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Publication Number:  FHWA-HRT-17-107    Date:  March 2018
Publication Number: FHWA-HRT-17-107
Date: March 2018


Identification of High Pedestrian Crash Locations



Researchers contacted representatives from a variety of State, regional, and local agencies to gain insights into how they identify high pedestrian crash locations. The goal was to determine at least the following:


Criteria used to select agencies included the following:

Preference was also given to talking to those agencies that did not participate in the NCHRP 17‑73 survey to avoid contacting the same individuals with similar questions.(14) Table 11 lists the questions used with the government representatives.

Table 11 . Discussion questions for government representatives.



Potential Answers/Prompts/Comments


What are the focus areas within your safety programs?

Lane departure, pedestrians, etc. If pedestrians are not one of their focus areas, thank them for their time.


What is your current method for identifying high pedestrian crash locations?

Reactive/hot spots (based on crashes) or proactive/systemic (based on something else)


How do you identify the locations of concern (where you will develop potential countermeasures)?

Potential criteria: count of pedestrian crashes, rate of pedestrian crashes, severity, etc.


What tools are you using to assist in the identification of high pedestrian crash locations?

Spreadsheets, Safety Analyst, usRAP, ArcGIS®, open-source tools, OpenStreetMapTM.


Do you consider exposure? If so, how?

ADT, vehicle miles traveled, pedestrian counts, etc.


Have you used or considered surrogates?



Do you cluster your pedestrian crashes to identify hot zones?

Rely on a software app.


If yes, what criteria are you using?

Distance between the crashes, severity level for the crashes, density, age of the pedestrian, weights (by distance to school), equity (avoid lower income being overburdened)


What skill sets are needed to conduct these studies? Do you have those skill sets in-house, or do you contract?

If you contract, who usually does the work?


How frequently do you conduct the analysis? How frequently should it be conducted?

Looking to compare what they do and what they think they should do


Can you provide examples of what needs to be done to go from your crash records to a final list of sites needing treatments?

Protocol for assigning crashes (latitude/longitude or street names)


What are your lessons learned or takeaway you would offer from your experience?

Looking for general comments


Do you have any other comments?

This question provides the opportunity to cover items not previously discussed.

The following sections summarize the findings from the interviews.

What Are Focus Areas Within Your Safety Programs?

All the agencies participating in the interviews have a pedestrian focus within their safety efforts. Portland, Austin, and Los Angeles are implementing a Vision Zero policy with very aggressive goals for reducing crashes. Another community with a Vision Zero policy is San Francisco, CA, which maintains a pedestrian–vehicle injuries and high injury corridor interactive map on its website.(58) Los Angeles announced in August 2015 the goal of reducing citywide traffic deaths by 20 percent by 2017 and eliminating all traffic deaths by 2025.(59) Portland also has a goal of eliminating all serious and fatal crashes by 2025.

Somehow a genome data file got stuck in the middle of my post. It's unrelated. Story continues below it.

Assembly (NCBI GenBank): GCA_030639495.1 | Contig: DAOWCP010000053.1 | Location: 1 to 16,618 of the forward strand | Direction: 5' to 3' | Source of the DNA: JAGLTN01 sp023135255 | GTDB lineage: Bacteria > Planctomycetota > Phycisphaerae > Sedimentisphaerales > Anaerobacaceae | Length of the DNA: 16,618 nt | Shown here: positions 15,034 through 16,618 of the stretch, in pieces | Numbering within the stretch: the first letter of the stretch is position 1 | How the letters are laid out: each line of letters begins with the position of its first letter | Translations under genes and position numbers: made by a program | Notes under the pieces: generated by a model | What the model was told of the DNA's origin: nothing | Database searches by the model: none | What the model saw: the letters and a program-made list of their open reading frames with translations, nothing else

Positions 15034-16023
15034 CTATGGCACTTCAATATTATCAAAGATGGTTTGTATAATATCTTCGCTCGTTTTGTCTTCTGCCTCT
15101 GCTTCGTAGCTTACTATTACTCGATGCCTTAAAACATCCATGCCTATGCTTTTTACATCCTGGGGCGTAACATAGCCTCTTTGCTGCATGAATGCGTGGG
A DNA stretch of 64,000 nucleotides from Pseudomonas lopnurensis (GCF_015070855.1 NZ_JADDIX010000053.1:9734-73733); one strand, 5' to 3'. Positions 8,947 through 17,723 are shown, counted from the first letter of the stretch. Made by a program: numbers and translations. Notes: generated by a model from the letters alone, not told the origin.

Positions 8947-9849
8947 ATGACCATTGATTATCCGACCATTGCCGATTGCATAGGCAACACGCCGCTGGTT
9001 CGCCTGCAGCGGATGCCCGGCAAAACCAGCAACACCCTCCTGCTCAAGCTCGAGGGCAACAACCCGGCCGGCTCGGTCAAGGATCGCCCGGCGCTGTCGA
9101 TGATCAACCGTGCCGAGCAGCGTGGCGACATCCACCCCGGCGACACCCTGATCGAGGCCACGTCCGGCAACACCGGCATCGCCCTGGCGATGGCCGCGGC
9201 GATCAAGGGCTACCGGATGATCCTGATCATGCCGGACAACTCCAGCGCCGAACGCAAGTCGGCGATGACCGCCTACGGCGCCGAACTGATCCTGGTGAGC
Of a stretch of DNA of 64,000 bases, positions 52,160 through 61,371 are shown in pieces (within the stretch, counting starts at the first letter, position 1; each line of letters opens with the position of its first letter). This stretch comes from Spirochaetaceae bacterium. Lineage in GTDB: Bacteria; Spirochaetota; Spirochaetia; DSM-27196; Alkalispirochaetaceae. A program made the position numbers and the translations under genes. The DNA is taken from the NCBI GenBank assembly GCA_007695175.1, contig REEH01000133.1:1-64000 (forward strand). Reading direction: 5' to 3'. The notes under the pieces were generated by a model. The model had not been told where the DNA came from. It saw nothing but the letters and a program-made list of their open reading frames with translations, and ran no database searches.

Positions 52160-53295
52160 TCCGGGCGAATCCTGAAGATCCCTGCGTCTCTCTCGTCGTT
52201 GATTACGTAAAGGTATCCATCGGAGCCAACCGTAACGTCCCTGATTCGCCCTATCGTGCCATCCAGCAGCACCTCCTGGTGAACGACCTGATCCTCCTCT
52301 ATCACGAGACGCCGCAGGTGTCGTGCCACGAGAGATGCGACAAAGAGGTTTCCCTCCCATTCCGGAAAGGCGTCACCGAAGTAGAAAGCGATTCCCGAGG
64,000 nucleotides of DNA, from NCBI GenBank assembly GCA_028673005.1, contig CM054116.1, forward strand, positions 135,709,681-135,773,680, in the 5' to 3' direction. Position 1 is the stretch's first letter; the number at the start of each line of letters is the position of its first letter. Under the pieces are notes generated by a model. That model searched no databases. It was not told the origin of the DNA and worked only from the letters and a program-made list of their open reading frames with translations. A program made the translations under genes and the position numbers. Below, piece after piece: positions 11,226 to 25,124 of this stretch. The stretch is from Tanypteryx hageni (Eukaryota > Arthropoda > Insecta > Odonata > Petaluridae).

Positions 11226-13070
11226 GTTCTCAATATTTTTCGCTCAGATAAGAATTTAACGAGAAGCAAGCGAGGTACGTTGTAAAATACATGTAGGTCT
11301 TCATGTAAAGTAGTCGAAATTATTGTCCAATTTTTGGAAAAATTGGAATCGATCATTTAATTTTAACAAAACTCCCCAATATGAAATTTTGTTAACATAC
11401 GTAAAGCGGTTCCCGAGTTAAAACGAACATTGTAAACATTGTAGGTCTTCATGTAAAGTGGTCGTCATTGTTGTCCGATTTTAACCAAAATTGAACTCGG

What Is Your Current Method for Identifying High Pedestrian Crash Locations? How Do You Identify the Locations of Concern (Where You Will Develop Potential Countermeasures)?

All the agencies interviewed are primarily using crashes to identify high pedestrian crash locations. They use GIS tools to identify the HCLs. Some agencies focus more on corridors, while others use intersections. After the crash histories for specific locations are identified, the agencies use a variety of techniques to develop a shorter list of sites where treatment will be identified. The crashes at the priority locations are then investigated further to help define which countermeasures to select.

Several agencies noted that the selection of a site for treatment may be the result of an opportunity to treat a site that is also undergoing needed maintenance, such as an overlay. The occurrence of a high-visibility crash or fatality may also affect whether a site is considered for improvements.

Miami-Dade uses GIS crash density maps to identify locations and segments with clusters of crashes. After identifying the initial list of candidate locations, three factors were used to develop the final list of locations: input from MPO staff, information in the Florida DOT work program, and review of aerials.(60) They also consider anecdotal data for injury crashes that do not generate a crash report.

In addition to the consideration of crashes, Austin would like to have a method to integrate public comments into its procedure.

Phoenix has Global Positioning System coordinates for all crashes and plots within a GIS to identify hot spots. Phoenix also considers the distance between points to identify corridors and noted that plotting makes it easy to identify hot spots. The Arizona DOT identifies HCLs using GIS density tools. The locations are separated into highway segments, intersections, and interchanges, with subsequent visual review to identify appropriate and logical end points to the segments. The Arizona DOT also uses a risk assessment methodology to identify segments and intersections where investment can help to lower the risk of pedestrian crashes. The methodology is modeled after those documented in NCHRP Report 803 and a risk assessment tool used by the Washington State DOT.(12,61) Application of the methodology occurs in the following two steps:

New York City identifies priority lists using the following three categories:

New York City bases its lists on 5 yr of data. When identifying potential locations for treatment, the city identifies areas and corridors for approximately 50 percent of the borough. For intersections, the city limits the locations to about 15 percent of the borough to obtain a manageable list (about 5,500 for the entire city).

Los Angeles uses a score that also considers the number of injured, the number of fatalities (multiplied by a 1.5 factor), the age of the pedestrian (an additional point is assigned for youth and older pedestrians), and a health and equity index.(62) Having the ability to also integrate public comments, work requests such as sidewalk repairs, and trauma data was suggested as another method to identify locations of concern that are not currently integrated into the method but could be considered in the future. The locations are generally identified as either intersections, corridors, or areas.